## Abstract

Finite element modelling is well entrenched in comparative vertebrate biomechanics as a tool to assess the mechanical design of skeletal structures and to better comprehend the complex interaction of their form–function relationships. But what makes a reliable subject-specific finite element model? To approach this question, we here present a set of convergence and sensitivity analyses and a validation study as an example, for finite element analysis (FEA) in general, of ways to ensure a reliable model. We detail how choices of element size, type and material properties in FEA influence the results of simulations. We also present an empirical model for estimating heterogeneous material properties throughout an elephant femur (but of broad applicability to FEA). We then use an *ex vivo* experimental validation test of a cadaveric femur to check our FEA results and find that the heterogeneous model matches the experimental results extremely well, and far better than the homogeneous model. We emphasize how considering heterogeneous material properties in FEA may be critical, so this should become standard practice in comparative FEA studies along with convergence analyses, consideration of element size, type and experimental validation. These steps may be required to obtain accurate models and derive reliable conclusions from them.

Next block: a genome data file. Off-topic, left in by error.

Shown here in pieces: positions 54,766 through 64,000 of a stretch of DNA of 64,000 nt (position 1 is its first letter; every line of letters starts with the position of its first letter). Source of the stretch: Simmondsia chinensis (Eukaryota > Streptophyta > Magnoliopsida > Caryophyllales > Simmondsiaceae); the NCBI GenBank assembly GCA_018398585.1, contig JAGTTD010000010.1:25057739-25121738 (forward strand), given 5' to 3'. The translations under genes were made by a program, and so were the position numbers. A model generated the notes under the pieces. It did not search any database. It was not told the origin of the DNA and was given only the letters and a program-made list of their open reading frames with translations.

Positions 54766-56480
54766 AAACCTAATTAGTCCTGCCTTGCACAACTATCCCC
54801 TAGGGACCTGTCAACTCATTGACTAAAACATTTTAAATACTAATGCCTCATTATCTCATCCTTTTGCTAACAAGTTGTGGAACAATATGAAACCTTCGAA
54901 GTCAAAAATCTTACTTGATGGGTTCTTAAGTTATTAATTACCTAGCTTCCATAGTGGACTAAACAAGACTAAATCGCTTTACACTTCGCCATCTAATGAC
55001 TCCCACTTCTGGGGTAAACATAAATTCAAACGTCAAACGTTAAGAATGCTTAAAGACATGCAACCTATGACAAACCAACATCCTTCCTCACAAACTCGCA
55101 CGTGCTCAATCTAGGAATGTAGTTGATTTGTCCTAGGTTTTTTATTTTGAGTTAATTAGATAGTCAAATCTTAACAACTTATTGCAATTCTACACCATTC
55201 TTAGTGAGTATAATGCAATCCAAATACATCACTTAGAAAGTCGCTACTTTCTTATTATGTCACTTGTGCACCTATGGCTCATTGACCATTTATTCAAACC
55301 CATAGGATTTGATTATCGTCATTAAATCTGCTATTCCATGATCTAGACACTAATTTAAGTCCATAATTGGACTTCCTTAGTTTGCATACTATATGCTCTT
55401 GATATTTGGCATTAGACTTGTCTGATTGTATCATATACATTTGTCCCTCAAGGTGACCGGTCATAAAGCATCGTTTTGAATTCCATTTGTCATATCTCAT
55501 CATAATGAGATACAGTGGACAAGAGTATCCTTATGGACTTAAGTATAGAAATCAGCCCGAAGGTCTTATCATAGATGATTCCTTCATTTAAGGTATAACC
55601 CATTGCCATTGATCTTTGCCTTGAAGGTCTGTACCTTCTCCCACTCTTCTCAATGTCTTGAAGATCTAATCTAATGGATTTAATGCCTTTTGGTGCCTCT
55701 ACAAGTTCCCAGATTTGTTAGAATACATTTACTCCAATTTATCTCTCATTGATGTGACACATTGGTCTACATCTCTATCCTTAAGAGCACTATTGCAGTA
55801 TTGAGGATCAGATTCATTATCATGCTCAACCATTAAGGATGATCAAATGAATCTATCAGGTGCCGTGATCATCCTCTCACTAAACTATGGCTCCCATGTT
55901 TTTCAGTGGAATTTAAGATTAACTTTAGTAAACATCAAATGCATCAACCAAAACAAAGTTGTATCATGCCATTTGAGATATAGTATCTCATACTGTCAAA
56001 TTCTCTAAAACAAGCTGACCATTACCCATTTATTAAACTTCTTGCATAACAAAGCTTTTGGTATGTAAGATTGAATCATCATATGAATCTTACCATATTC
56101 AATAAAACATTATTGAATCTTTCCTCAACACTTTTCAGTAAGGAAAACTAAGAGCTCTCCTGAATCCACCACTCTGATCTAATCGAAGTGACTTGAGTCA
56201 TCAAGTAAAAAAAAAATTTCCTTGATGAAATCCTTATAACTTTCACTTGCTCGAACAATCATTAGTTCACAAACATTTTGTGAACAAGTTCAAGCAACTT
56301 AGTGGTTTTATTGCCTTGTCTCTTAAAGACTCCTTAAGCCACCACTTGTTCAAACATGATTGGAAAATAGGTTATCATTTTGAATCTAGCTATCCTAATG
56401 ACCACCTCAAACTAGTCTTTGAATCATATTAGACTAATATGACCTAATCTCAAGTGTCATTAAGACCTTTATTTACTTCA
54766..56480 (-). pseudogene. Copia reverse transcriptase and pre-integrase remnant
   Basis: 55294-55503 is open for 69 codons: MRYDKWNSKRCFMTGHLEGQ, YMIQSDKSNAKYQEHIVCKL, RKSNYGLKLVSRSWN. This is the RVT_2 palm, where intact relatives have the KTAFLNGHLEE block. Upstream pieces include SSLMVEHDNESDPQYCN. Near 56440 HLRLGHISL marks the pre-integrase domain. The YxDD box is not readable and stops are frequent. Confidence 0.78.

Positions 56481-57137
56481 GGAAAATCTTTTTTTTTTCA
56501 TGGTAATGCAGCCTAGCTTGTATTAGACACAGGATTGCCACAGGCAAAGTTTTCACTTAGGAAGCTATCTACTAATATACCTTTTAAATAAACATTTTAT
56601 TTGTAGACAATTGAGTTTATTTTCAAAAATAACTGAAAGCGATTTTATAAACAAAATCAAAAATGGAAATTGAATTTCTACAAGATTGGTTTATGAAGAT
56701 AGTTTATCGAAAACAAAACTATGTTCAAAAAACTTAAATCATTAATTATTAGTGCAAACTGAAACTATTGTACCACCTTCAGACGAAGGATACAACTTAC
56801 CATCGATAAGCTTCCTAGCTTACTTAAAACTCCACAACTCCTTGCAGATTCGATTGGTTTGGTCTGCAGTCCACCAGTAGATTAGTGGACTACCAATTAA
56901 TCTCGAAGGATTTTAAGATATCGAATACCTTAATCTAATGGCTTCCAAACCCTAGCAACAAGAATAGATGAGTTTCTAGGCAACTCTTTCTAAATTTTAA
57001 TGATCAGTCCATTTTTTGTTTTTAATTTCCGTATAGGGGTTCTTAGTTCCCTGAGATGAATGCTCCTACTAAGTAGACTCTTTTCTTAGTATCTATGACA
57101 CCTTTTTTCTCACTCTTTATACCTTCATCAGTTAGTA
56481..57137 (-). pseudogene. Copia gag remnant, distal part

## 1. Introduction

Although finite element analysis (FEA) is a computational tool to quantify deformation in complex structures such as bones, it has been widely used to infer function from the form of extant and even extinct taxa. But how complex does a finite element (FE) model need to be in order to address hypotheses with complex form (such as heterogeneous bones) and function (such as locomotion)? Sources and magnitudes of error are a continuing concern in applying the FEA method to skeletal elements because of their complex geometry, heterogeneous materials and assumptions concerning loading boundary conditions. Simplifications and assumptions with regards to these variables must necessarily be made in order to make a model computationally tractable. Nonetheless, the quantitative assessment of the degree of simplification and the discretization error of an FE model using convergence tests, sensitivity studies and validation analyses is an essential prerequisite in order to ensure model reliability. Convergence tests are conducted by decreasing the element size until the results are repeatedly obtained. Sensitivity studies indicate how much the results change in response to small perturbations in certain parameters, such as material properties or loading conditions. Validation analyses compare FEA results with experimental results to maximize model accuracy (e.g. [1]).